Royal advice
Inspiration spread

How to be wiser when you read for yourself

Do you struggle to read tarot cards for yourself? Many tarot readers feel their intuition lets them down when it comes to self-readings. But science may have a solution. It is called ‘illeism.’

Illeism is talking to yourself in the third person as if you’re someone else. Psychologists call it ‘self-distanced’ when you talk about yourself in the second or third person. This is the opposite of ‘self-immersed,’ when we ruminate endlessly about our problems and let our emotions control us.

Illeism is an ancient rhetorical device used by people like Julius Caesar to emphasize their importance.

Instead of asking yourself, “What do I feel about this card?” you ask,

“What does Martie [substitute your own name] feel about this card?”

“What is the challenge Martie is facing?”

“What can Martie do to overcome this challenge?”

Talk about yourself as if you were someone you care about.

Why would you do that? Scientists have found that we are wiser when speak about others than about ourselves. We also make more creative decisions for others than we make for ourselves. In addition, we are more prepared to look at something from someone else’s perspective, admit we don’t know everything, control our emotions and not let them control our words or actions, find compromises, and be willing to change.

Scientists talk about Solomon’s paradox: King Solomon made wise decisions for other people, but not so much for himself.

We already know looking at something from a different perspective increases creativity; it increases the creativity with which you look at a card to find an answer. Research shows that, more than increasing impartiality, illeism can have long-term benefits on your thinking and your emotional life.

Here are more benefits:

  • Illeism will help you ‘fight fair,’ finding compromises instead of dishing out insults.
  • It can improve physical performance, for instance, cycling time improved when people talked to themselves in the second person (this is when you say ‘you’ instead of ‘I’, as in “You can do this.”)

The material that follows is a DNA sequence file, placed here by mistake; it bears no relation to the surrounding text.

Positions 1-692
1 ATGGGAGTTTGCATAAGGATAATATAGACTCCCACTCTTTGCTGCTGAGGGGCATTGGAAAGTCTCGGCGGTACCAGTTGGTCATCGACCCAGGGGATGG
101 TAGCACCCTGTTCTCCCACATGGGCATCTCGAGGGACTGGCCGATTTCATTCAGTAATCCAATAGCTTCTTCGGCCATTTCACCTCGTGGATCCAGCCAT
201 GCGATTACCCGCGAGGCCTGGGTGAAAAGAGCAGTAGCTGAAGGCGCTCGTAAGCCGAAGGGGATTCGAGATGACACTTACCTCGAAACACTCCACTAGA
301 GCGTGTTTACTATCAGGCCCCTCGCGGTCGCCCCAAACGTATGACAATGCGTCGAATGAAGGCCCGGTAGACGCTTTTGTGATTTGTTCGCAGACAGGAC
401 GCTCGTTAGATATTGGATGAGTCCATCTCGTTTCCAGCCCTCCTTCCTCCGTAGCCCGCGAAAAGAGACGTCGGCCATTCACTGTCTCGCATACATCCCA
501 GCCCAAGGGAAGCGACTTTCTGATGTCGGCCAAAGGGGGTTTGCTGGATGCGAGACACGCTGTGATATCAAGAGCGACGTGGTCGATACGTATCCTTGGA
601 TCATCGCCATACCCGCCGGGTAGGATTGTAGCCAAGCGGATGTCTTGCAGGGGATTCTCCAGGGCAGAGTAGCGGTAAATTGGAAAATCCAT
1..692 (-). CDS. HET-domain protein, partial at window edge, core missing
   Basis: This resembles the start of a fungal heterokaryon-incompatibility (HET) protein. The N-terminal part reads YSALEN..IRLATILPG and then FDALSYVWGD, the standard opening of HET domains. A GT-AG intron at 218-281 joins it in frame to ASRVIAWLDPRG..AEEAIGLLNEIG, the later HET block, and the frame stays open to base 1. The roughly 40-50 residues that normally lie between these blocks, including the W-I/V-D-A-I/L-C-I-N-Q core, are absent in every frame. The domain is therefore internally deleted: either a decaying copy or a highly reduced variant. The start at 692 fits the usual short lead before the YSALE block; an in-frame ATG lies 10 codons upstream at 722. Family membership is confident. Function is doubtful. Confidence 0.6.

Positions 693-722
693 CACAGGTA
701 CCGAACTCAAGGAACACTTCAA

• It can help you make healthier food choices instead of eating too much or the wrong foods.
  • It is self-control that takes little effort.
  • It can reduce worry and stress; researchers found people assessed their risk of contracting a virus such as Ebola more rationally.
  • And for tarot readers: For this reading, you not only have all the information you need, you also gain impartiality and wisdom.


Furman, C.R., Kross, E., & Gearhardt, A.N. (2020, Mar. 3). Distanced self-talk enhances goal pursuit to eat healthier. Clinical Psychological Science. DOI: 10.1177/2167702619896366. Retrieved January 20, 2021 from https://doi.org/10.1177/2167702619896366.

Grossmann, I., & Kross, E. (2014). Exploring Solomon's paradox: Self-distancing eliminates the self-other asymmetry in wise reasoning about close relationships in younger and older adults. Psychological Science, 25(8). 1571-1580. DOI: 10.1177/0956797614535400. Retrieved January 20, 2021, from https://doi.org/10.1177/0956797614535400.

Hardy, J., Thomas, A.V., & Blanchfield, A.W. (2019). To me, to you: How you say things matters for endurance performance. Journal of Sports Sciences, 37(18). DOI: 10.1177/0956797614535400. Retrieved January 20, 2012, from https://doi.org/10.1080/02640414.2019.1622240.

Kross, E., Vickers, B.D., Orvell, A., & Gainsburg, I. (2017). Third-person self-talk reduces Ebola worry and risk perception by enhancing rational thinking. Applied Psychology: Health and Well-Being, 9(3). 387-409. Retrieved January 20, 2021, from http://selfcontrol.psych.lsa.umich.edu/wp-content/uploads/2017/11/1C35D327-66BD-4B80-A0D2-0EA8DD6E56F5.pdf.

Moser, J.S., Dougherty, A., Mattson, W.I. et al. (2017) Third-person self-talk facilitates emotion regulation without engaging cognitive control: Converging evidence from ERP and fMRI. Scientific Reports, 7. Article number 4519. Retrieved January 20, 2021 from https://doi.org/10.1038/s41598-017-04047-3.

Polman, E., & Emich, K.J. (2011). Decisions for others are more creative than decisions for the self. Personality and Social Psychology Bulletin, 37(4). 492-501. DOI: 10.1177/0146167211398362. Retrieved January 20, 2021 from https://doi.org/10.1177/0146167211398362.

Robson, D. (2019, May 24). A new trial of an ancient rhetorical trick finds it can make you wiser. The British Psychological Society Research Digest. Retrieved January 20, 2021, from https://digest.bps.org.uk/2019/05/24/a-new-trial-of-an-ancient-rhetorical-trick-finds-it-can-make-you-wiser/.

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